NCS Garage December Spotlight: Dan Boboltz’s 1970 GMC C1500

My first vehicle was a 1970 GMC C1500, the same make/model/color/engine as my current truck. During our junior year of high school in 1983, my wife and I began dating, and we cruised around in that truck for two years until I headed off to college. Countless dates were spent trying to start and keep the truck running. With cardboard and rags filling holes in the rockers, cab corners, and floor it was worth every penny of the $700 I spent to purchase it.

After I left for college, my dad used the truck for work and eventually sold it for $100 around 1987.

In 2017, I fulfilled a longtime wish to find a truck like the one from my youth. After years of searching, I located a match in Granbury, TX. This original Texas truck, originating from a closed GMC dealer in Cleburne, TX, was nearly perfect, except the previous owner had replaced the original “Three on the tree” with a 5-speed. He included the old transmission and linkage in case I want to convert back to original, but I have enjoyed the 5-speed and opted to keep it.

Upon purchase, the truck featured bucket seats, a modern steering wheel, chrome details, and unattractive wheels. In about a year, I restored it to its original OE configuration, apart from adding “Vintage Air” and that I had to have the mid 70’s Rally Wheels. Front disc brakes are on the agenda this winter, completing the transformation into a safe, dependable driver. The fuzzy dice hanging from the mirror are a nostalgic touch from 1981.

While not a show truck, it stands as a decent representative example of its original condition. We enjoy taking it for drives around our lake house and grabbing ice cream at the local DQ.

NCS Garage December Spotlight: Thad Cook’s 1970 Mach 1 Mustang “Ms. Suzie”

Meet “Ms. Suzie,” a 1970 Mach 1 Mustang that I acquired for $500. I rescued her from the weeds, as she had been transformed into a race car. Over time, I’ve tirelessly worked on upgrades, primarily focusing on paint work to gather the necessary parts for the restoration. The car, named after my business-minded grandmother, has become a racing champion, winning numerous races and a track championship. The sentimental connection with my grandmother is what inspired me to name the car Ms. Suzie.

Interestingly, I also own a second Mustang identical to Ms. Suzie, which I got at the age of sixteen. People from my school days often assume I dismantled it to create this race car, but to their surprise, I still have it and am currently undertaking a full restoration.

My journey into auto work began at fourteen when I initially aspired to be a mechanic. However, a persuasive uncle led me to pursue autobody repair at the local vo-tech school. With almost 40 years of experience, I’ve spent 26 years working in a paint store, adding to my credibility as the go-to person for car painting advice in town. I’ve also been teaching painting and refinishing at the same college where I received my training for 22 years.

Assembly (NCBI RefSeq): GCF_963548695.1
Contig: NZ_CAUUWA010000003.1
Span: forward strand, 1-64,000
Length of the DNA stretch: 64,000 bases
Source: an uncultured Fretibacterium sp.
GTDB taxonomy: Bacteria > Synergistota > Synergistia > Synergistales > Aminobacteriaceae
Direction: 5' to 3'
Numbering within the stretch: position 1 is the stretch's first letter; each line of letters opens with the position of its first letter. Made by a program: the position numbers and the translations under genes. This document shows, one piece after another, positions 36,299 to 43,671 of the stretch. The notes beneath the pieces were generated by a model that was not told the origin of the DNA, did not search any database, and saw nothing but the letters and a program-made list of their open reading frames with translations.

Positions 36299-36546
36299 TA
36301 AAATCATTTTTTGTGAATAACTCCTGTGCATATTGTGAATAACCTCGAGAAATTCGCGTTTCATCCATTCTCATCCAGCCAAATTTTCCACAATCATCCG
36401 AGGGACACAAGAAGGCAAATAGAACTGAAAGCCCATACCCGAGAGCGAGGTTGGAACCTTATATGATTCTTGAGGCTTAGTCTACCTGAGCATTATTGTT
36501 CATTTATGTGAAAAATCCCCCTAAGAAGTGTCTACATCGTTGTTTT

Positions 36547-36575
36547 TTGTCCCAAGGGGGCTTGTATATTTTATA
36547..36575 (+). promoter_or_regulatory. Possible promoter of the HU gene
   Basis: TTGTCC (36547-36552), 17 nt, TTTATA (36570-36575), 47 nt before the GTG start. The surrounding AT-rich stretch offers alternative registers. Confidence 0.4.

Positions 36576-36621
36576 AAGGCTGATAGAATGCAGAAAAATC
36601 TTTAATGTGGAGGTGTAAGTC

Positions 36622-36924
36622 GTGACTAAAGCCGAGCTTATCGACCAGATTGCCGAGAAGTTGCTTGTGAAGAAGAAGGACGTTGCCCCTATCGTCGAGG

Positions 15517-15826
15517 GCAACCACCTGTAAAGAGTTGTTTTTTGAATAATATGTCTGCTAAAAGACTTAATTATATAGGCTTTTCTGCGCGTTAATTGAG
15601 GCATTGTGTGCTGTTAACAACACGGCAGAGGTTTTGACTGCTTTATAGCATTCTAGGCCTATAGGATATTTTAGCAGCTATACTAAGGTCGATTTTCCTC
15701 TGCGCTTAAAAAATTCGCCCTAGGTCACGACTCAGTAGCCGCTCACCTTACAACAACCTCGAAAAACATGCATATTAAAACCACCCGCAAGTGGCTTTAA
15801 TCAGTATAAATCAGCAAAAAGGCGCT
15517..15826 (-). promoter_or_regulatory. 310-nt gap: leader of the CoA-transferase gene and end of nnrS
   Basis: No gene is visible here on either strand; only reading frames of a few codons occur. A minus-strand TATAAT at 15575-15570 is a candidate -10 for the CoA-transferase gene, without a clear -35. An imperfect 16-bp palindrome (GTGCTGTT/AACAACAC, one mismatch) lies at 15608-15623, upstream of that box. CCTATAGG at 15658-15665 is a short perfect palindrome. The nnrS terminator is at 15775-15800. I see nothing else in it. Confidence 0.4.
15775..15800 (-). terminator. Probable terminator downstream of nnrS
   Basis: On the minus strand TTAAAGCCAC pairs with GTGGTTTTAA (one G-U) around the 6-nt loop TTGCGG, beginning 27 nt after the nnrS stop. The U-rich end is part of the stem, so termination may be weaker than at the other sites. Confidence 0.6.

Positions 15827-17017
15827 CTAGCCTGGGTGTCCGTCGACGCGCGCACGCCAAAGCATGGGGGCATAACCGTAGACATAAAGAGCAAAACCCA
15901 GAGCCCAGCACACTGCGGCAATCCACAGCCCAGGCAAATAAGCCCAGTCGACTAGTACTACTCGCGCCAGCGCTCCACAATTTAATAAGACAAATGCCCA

Ms. Suzie, a back half car modified by “The Weld Shop,” features a nine-inch Ford rear end with a 5.45 gear, Moser axles, and a Strange spool and carrier. The engine, a 395-inch Windsor from M&E Engine Service in Shelby, NC, boasts aluminum heads and a roller cam. Loyd Trivette Automotive in Lenoir, NC, built the Powerglide transmission with a Greg Slack Torque Converter designed for a pro-tree start. The car’s distinctive paint job, bodywork, and art were all personally executed at my home. The two shades of blue (Ford Denim blue pearl and SVT blue pearl) with House of Kolor blue ice pearl and custom-made Axalta paints create a captivating effect.

The true fire flames on the car, painted with my own blend of colors in the Axalta paint line, required four hours of meticulous work. The cartoon on the hood, now a trademark, was created over two days in my living room before being cleared in the shop. Despite the time-consuming efforts, the car stands out at the track, earning me the nickname “The Paint Man” for those seeking advice and supplies on their own paint projects.

NCS Garage December Spotlight: Tobey Taylor’s 1965 Ford F-100 Short Box

Tobey Taylor’s ’65 Ford F-100 Short Box (Ranger) is a rolling story that began in ’78 as a father-son endeavor and has been a “family project car” ever since. The truck had been upgraded with a 428FE motor, C6 trans, and finished with Axalta Centari paint.

I have since converted it to modern brakes, rebuilt all of the drive train and lowered it 3 inches with my son. Built, not bought – it’s not just a truck; it’s a family story on wheels.

As Tobey enjoys the ride with his wife, the next chapter awaits, passing down this classic beauty to the next generation.